In both training cohort (Fig. 1a) and validation cohort (Fig. 1b), three subtypes differed significantly in PFS and overall survival (OS). In univariate analysis, dynamic change of sIL-2R, revised international prognostic index (R-IPI), DE, and non-GCB were related to inferior PFS and OS (Fig. S2a). Moreover, in multivariate analysis, dynamic change of sIL-2R was an independent adverse prognostic factor for PFS (hazard ratio [HR] = 2.239, 95%CI = 1.760–2.849) and OS (HR = 2.758, 95%CI = 2.032–3.744) (Fig. S2b, Table S2). We further assessed the ability of sIL-2R dynamic change to predict outcomes according to R-IPI. In R-IPI “very good” group (R-IPI = 0), patients achieved over 90% for 5-year OS rate and there was no significant difference on PFS and OS among sIL-2R subtypes (Fig. S3a). In R-IPI “good” group (R-IPI = 1–2) (Fig. S3b) and “poor” group (R-IPI = 3–5) (Fig. S3c), dynamic change of sIL-2R retained a risk-discriminatory ability for PFS and OS. Together, dynamic change of sIL-2R is a simple and easy detection method in peripheral blood to predict long-term survival.

Fig. 1
figure 1

Prognostic significance and genetic features of sIL-2R subtypes. a, b Kaplan-Meier curves of progression-free survival (PFS) (upper panel) and overall survival (OS) (lower panel) for training cohort (a) and validation cohort (b), according to sIL-2R dynamic change. c Kaplan-Meier curves of PFS (upper panel) and OS (lower panel) according to sIL-2R dynamic change in “others” group. d Gene mutation profile in “others” subgroup according to sIL-2R subtypes. sIL-2R subtypes were indicated at the top and gene signatures were indicated at the left. P value was calculated between certain subtype and FINE subtype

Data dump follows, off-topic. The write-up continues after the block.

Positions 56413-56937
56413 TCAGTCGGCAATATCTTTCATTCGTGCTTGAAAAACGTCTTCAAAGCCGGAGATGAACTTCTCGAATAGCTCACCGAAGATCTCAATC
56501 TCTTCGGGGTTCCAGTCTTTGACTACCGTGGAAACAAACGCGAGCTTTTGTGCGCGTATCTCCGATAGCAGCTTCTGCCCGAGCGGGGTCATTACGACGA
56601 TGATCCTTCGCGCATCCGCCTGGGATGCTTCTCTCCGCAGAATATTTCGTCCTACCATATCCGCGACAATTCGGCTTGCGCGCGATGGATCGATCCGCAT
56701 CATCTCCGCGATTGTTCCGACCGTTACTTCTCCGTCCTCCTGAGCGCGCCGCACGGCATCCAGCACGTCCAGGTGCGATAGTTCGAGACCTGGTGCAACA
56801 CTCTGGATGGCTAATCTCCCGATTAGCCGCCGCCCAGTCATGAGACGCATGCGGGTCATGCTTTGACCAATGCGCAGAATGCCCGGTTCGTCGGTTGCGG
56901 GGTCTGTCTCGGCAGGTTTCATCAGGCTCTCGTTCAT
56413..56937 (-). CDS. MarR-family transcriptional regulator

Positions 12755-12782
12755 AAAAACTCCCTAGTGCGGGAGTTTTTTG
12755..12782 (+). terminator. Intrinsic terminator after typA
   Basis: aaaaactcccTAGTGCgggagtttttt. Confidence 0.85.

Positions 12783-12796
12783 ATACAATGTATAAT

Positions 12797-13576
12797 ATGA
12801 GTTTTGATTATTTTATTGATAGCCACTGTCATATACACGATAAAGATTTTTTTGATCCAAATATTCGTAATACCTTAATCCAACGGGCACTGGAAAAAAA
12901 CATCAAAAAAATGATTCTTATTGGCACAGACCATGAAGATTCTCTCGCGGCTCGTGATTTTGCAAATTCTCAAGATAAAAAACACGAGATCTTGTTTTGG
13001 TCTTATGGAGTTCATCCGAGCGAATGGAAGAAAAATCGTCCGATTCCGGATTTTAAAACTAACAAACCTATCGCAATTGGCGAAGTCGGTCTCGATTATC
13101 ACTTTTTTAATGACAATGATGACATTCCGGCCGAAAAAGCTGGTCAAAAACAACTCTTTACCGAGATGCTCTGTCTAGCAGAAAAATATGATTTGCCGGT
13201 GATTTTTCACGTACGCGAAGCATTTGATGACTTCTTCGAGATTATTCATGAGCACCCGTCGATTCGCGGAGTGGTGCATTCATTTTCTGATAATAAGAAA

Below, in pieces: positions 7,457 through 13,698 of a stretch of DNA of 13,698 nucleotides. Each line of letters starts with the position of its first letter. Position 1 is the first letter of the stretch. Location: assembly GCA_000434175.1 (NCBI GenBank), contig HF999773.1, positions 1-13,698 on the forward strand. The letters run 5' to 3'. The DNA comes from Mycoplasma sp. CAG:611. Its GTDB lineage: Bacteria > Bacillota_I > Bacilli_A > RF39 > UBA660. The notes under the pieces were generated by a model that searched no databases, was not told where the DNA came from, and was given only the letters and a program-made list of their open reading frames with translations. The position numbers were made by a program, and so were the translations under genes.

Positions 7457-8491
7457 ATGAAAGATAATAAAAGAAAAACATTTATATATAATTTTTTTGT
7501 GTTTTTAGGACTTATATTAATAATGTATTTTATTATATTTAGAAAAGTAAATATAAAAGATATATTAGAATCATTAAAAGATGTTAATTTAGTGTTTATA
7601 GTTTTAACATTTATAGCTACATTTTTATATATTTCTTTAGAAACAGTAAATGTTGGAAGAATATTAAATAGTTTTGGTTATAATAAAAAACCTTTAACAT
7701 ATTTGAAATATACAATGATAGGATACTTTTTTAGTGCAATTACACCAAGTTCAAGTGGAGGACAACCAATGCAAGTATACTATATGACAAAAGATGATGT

Recently, genetic and lymphoma microenvironment (LME) subtypes of DLBCL demonstrated prognostic significance and therapeutic implications [8]. Whole exome and genome sequencing were screened in 223 patients, including 124 FINE, 70 RES and 29 RET subtypes. Eighty-six (38.6%) patients were genetically classified, while 137 patients were classified as “others” subgroup [9]. No significant difference of genetic subtypes was observed (Fig. S4a). Of note, dynamic change of sIL-2R remained prognostically significant for PFS and OS in “others” subgroup (Fig. 1c). Compared with FINE subtype, RES subtype had a higher mutation frequency in ARID1A and MYD88, and RET subtype had a higher mutation frequency in KMT2D, LYN, and SOCS1 (Fig. 1d).